I soldered the cables to the Battery and conneted them in paralell to the USB Charger.

Then i connetet everything together and tested the hole thing.
And YES, it works ;)

After that i screwed the LED panel and the front in place.

Now the is moment, to place the glass plate in the top.
And yes, this fits.

Now I screwed on the lid with the attatched hinges.

Finisht, looks good. Now plug it in to fully charge and make PCBs.



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    18 Discussions


    Reply 1 year ago

    The code is failing.

    'GIMSK' was not declared in this scope error.

    There probably is not an interrups library. Because of this, it should be giving this error. How can I fix it?


    Reply 1 year ago

    Hi onur2691 and a good new year,

    This is a problem with the library's.
    I just packed these and the .HEX files in the .zip folder, so everybody have the library's direkt in the projekt folder.


    1 year ago

    The circuit schematic is not clear enough. Would you be able to explain how many voltage batteries are used and which one is connected and where?

    3 replies

    Reply 1 year ago

    Hi onur2691,

    i used all Li Ion batteries parallel. To add more capacity.
    The Cells i`m using are from old laptop batteries.
    One is a 18650 type and the other two are flat cells.

    The flat cells are placed under the PCB with the UV LEDs shown in this Picture.

    The round battery is placed under the front pannel at the left side.

    All Batterys mean that all positive poles connected together.
    The same with the negatives.

    Kind regards,


    Reply 1 year ago

    How do you charge all the batteries with one USB chargers?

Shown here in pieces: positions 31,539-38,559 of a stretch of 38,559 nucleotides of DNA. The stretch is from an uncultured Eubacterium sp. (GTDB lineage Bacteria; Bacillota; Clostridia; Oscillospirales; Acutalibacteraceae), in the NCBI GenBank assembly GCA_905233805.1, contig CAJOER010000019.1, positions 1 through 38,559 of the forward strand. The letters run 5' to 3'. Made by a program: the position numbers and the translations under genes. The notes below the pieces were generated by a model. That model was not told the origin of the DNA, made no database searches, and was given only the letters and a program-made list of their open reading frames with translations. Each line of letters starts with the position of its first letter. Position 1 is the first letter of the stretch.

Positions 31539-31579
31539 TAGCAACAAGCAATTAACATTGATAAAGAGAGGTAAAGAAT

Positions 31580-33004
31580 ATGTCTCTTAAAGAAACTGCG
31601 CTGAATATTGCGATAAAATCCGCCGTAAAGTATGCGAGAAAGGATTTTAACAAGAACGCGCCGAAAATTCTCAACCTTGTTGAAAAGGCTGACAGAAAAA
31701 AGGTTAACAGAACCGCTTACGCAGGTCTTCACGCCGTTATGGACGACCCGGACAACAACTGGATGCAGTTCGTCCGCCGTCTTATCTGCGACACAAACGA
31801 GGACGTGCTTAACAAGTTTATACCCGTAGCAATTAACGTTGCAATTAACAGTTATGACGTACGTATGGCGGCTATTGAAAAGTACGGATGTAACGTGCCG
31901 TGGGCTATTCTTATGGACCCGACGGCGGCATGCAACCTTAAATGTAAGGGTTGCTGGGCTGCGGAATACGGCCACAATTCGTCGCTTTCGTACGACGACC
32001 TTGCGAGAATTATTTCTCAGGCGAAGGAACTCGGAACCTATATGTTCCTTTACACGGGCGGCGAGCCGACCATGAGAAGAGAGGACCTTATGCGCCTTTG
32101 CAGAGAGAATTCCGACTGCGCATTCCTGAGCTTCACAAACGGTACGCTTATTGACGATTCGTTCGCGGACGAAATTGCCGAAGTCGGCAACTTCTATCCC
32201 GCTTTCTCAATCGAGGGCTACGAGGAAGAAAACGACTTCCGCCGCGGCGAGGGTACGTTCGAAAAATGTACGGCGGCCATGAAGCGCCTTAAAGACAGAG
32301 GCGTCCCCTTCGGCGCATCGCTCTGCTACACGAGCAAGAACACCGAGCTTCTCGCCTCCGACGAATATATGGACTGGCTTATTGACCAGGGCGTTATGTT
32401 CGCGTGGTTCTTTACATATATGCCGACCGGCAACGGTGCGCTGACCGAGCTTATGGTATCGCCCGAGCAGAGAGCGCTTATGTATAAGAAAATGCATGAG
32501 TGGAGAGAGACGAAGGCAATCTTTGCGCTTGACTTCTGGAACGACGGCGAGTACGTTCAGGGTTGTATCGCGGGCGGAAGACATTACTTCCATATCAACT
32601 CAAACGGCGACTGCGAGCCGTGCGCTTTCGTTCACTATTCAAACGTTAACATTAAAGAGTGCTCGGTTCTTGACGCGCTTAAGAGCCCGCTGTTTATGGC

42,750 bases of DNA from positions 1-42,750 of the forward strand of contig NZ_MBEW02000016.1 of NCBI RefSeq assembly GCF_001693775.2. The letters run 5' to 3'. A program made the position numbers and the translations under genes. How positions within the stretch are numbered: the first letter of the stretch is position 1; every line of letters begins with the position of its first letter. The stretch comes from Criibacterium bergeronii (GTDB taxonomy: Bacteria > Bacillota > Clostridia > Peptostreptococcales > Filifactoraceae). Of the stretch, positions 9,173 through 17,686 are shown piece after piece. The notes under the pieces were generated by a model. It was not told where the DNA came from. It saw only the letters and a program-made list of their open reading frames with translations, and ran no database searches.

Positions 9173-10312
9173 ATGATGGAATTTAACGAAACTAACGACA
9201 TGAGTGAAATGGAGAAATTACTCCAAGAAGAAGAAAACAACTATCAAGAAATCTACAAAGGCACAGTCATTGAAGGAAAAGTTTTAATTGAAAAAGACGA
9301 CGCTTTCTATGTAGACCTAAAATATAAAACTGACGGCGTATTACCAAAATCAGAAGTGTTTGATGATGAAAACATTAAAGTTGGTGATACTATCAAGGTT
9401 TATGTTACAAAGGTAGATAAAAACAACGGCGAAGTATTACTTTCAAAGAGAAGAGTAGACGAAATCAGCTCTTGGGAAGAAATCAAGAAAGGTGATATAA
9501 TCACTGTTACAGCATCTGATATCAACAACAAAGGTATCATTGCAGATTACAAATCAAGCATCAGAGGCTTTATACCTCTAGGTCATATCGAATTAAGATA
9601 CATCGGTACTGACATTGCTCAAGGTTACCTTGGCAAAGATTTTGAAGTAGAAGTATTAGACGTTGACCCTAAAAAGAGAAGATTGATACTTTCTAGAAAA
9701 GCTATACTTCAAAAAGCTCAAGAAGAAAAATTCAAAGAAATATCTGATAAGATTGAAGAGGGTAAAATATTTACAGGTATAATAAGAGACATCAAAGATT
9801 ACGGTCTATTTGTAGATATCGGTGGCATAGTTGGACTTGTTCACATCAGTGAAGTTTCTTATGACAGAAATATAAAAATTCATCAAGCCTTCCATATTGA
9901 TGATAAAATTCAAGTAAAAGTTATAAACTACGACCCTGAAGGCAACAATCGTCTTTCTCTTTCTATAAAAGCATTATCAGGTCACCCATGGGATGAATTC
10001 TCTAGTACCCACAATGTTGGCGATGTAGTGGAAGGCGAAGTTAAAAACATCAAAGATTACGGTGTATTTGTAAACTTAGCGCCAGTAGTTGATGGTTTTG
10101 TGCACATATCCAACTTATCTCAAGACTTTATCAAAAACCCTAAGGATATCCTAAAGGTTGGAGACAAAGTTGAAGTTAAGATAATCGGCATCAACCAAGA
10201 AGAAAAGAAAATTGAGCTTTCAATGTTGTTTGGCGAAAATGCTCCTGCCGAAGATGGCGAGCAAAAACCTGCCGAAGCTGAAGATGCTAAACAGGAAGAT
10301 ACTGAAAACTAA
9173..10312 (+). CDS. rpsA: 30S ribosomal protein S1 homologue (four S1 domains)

And you have not put a resistance to protect UV Leds. Will not these UV Leds burn down? If I put the resistor to protect UV Leds, does the circuit still function the same?


    Reply 1 year ago

    Hi onur2691,

    as i wrote last time, all LiIon cells are connected in parallel.
    So you can connect the charger like in the picture.

    You don't need a resistor in series to the LEDs, because the ATTiny is driving these with a PWM signal.

    Kind regards,


    2 years ago

    The UV LED's: 390nm, 350mcd,120°, 3,3V, 20mA,

    is it important to get exactly this sort of them?

    Must they have 350mcd?

    7 replies

    Reply 2 years ago

    Hi Paul_Cany,

    no, you do't need the exact same LEDs.

    What matters is the wavelength (nm) and a high beam.
    The optimum wavelength for my PCBs (Manufacturer "Bungard") are 390nm.
    This specification is in the data sheet of the board.

    Kind regards,


    Reply 2 years ago

    Hi RCWeinstadt,

    now I understand: in the specification in the data sheet of board can I find which wavelength is proper for my board.

    But what is high beam?

    I find a site <http://www.gizmology.net/LEDs.htm> that explains LED's ( even IR and UV led's too ), but there I can't understand what is high beam at all. In which unit can be measured the high beam specification? When I buy UV LED what to watch out for when want high beam led's?

    Best, from Paul


    Reply 2 years ago


    They mean the light cone.

    The greater the angle, the greater the surface that is illuminated.

    Like in this picture:


    Reply 2 years ago


    so when you say leds should have high beam in this project then that mean leds should have great angle of the light cone, that is wide beam?

    Best, from Paul


    Reply 2 years ago



    In the pictures you can see the difference.

    The picture with the points I have made the Internet and there LEDs are installed, which have a small angle. Resulting in a selective and non-uniform exposure.

    The picture with the consistent surface is my exposure unit with wide angle LEDs.


    Reply 2 years ago


    I understand now what do you say, Sir. Thank you very much for explanation!

    Only do not know how to find these UV LEDs with wide angle when searching on the Internet for them? What is the indicator for wide angle?

    Best, from Paul


    Reply 2 years ago


    look for "UV LED 120°".
    120° is the angle.



    3 years ago

    Nice job! I'll probably make it too... :-)


    3 years ago

    Nice work! Thanks for sharing :)